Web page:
6 Matching Annotations
  1. Dec 2018
  2. Sep 2017
    1. Citizens were asked to take over responsibilities that were previously handled by the state, and participants would “recognize problems only insofar as technology can operationalize and solve them.”
    1. Many movements have become somewhat unsta-ble and decentralized. This instability allows for fluidity and moments where cultures become complicit in neoliberalism and globalization. This complicit exploitation is espe-cially visible when we consider the relationship between maker publics and technolo-gies. In buying, creating, and re-purposing technologies, hacker and maker groups engage capitalist enterprises that span the globe.

      [...] Frequently, these groups rent space, pay for electricity, buy parts, and otherwise deeply participate in highly capitalized high technol-ogy industries. In other words, they sometimes espouse open resistance to the very capi-talism that their actions support. The conflicting narratives surrounding hacker/maker cultures identify elements of their ideology that are in tension and inconsistent.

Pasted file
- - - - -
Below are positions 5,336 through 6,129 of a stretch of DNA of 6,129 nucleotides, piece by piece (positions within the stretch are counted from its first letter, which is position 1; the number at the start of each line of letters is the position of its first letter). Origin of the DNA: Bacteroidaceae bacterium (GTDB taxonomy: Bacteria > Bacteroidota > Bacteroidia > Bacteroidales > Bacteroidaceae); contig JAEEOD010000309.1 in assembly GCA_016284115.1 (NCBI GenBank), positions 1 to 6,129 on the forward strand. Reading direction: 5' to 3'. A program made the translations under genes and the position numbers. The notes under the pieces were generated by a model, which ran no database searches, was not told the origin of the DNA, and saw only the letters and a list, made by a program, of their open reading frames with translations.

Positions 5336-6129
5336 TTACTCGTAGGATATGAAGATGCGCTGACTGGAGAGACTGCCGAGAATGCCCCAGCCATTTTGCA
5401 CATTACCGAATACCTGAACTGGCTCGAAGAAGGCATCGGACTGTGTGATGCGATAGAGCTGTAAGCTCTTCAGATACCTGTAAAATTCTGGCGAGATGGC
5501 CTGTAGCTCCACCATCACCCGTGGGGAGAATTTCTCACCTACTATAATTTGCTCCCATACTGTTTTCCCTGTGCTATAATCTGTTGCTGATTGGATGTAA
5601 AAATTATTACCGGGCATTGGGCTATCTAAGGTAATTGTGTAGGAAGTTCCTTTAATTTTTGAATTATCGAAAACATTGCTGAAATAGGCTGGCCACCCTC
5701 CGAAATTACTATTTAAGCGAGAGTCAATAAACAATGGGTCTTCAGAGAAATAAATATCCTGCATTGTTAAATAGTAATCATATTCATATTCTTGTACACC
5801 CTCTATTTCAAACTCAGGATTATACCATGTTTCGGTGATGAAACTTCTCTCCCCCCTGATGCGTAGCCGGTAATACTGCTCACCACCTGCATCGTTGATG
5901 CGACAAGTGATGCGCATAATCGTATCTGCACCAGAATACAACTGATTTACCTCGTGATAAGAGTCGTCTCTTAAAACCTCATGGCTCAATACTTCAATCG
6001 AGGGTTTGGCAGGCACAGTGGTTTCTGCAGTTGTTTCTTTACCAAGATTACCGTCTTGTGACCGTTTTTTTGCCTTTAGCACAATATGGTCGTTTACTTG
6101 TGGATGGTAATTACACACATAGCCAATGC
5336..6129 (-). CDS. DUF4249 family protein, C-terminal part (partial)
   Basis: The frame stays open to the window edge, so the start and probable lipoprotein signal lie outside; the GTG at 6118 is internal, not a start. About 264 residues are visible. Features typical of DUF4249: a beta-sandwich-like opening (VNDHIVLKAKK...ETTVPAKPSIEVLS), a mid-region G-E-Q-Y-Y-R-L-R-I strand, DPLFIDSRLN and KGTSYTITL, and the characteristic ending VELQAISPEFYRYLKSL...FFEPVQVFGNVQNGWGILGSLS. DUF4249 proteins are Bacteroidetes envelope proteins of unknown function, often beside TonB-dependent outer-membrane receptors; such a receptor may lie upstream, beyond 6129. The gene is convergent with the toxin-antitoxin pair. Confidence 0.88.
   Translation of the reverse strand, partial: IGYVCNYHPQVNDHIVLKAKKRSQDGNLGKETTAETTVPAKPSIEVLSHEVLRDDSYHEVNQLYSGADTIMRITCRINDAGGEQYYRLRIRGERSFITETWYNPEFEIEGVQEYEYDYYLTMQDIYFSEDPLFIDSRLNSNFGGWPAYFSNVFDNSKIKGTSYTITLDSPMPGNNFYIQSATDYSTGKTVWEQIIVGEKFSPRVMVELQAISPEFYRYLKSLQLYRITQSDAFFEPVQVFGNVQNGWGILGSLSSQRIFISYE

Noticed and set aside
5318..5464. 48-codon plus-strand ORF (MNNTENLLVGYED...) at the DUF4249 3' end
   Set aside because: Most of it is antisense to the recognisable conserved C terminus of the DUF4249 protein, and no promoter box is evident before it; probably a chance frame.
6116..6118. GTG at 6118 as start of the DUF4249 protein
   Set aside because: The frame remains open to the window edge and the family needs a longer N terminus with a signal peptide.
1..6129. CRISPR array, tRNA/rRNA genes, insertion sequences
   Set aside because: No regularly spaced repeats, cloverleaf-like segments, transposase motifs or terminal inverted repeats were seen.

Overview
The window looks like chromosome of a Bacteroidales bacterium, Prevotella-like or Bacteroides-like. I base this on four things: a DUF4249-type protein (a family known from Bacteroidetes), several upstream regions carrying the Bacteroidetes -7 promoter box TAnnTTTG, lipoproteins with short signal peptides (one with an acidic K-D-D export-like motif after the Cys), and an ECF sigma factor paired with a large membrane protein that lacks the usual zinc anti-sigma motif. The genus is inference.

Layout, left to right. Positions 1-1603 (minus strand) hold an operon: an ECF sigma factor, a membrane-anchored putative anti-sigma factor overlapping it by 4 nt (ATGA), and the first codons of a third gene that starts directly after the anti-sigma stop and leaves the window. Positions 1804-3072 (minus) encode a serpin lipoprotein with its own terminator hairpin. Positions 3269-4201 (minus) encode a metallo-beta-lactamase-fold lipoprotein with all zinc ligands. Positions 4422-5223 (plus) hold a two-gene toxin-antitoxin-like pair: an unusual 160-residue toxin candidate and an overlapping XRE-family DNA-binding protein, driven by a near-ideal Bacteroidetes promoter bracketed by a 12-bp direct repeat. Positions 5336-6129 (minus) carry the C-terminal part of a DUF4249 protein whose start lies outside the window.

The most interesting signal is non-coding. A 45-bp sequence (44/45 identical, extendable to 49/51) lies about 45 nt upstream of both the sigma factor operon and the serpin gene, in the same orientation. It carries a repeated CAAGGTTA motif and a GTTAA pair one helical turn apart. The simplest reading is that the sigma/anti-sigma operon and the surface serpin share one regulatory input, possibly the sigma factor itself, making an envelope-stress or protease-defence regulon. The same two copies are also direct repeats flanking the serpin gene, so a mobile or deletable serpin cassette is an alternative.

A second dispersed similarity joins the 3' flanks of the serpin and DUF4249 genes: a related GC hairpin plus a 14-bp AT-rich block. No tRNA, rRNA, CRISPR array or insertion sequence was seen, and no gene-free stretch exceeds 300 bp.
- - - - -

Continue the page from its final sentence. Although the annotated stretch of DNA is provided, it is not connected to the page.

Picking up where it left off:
1. To put Giddens in conversation with Morozov, the threat of civic hackers is not that they naively employ “solution-ism.” Quite to the contrary, they debate ethics of technology design, seek collabora-tions with local organizations, and attempt to re-think how government services might be more sensitive to resident needs.

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  3. Jul 2017
  4. Sep 2016
    1. “It’s more complicated than that.” No kidding. You could nail a list of caveats to any sentence in this essay. But the complexity of these problems is no excuse for inaction. It’s an invitation to read more, learn more, come to understand the situation, figure out what you can build, and go build it. That’s why this essay has 400 hyperlinks. It’s meant as a jumping-off point. Jump off it. There’s one overarching caveat. This essay employed the rhetoric of “problem-solving” throughout. I was trained as an engineer; engineers solve problems. But, at least for the next century, the “problem” of climate change will not be “solved” — it can only be “managed”. This is a long game. One more reason to be thinking about tools, infrastructure, and foundations. The next generation has some hard work ahead of them.

      Also a good foot note related with the ones at beginning. A problem solving language doesn't mean to be enchanted by the magic of techno-solutionism. It can be an invitation from a particular point of view to action and dialogue. This seems the case here. Thanks Bret.